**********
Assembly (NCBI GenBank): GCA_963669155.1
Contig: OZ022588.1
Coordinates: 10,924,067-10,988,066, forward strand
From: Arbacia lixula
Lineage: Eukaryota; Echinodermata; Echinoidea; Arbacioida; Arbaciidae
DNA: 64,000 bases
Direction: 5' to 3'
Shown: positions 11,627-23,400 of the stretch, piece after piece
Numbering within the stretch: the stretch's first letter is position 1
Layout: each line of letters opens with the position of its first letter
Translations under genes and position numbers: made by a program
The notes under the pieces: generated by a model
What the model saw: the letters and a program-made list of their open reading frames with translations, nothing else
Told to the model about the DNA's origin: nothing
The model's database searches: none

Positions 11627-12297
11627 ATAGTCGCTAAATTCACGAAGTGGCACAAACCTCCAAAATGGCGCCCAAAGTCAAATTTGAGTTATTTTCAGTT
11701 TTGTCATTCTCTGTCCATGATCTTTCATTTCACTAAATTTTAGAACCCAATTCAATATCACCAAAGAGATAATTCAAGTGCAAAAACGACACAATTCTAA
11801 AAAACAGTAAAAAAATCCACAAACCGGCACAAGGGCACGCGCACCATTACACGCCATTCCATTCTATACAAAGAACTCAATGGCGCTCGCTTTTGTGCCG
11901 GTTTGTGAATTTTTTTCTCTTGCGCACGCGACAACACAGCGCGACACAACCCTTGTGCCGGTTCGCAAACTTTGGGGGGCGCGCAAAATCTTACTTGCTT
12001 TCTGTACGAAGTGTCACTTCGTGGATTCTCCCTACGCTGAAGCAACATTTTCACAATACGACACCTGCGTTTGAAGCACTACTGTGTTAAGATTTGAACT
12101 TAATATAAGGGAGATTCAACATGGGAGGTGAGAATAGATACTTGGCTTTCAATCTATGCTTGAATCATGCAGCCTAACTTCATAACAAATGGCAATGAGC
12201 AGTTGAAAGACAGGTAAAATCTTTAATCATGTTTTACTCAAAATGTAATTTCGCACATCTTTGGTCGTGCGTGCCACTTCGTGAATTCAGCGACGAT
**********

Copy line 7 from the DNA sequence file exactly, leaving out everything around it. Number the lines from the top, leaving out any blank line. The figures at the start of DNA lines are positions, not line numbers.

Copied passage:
Direction: 5' to 3'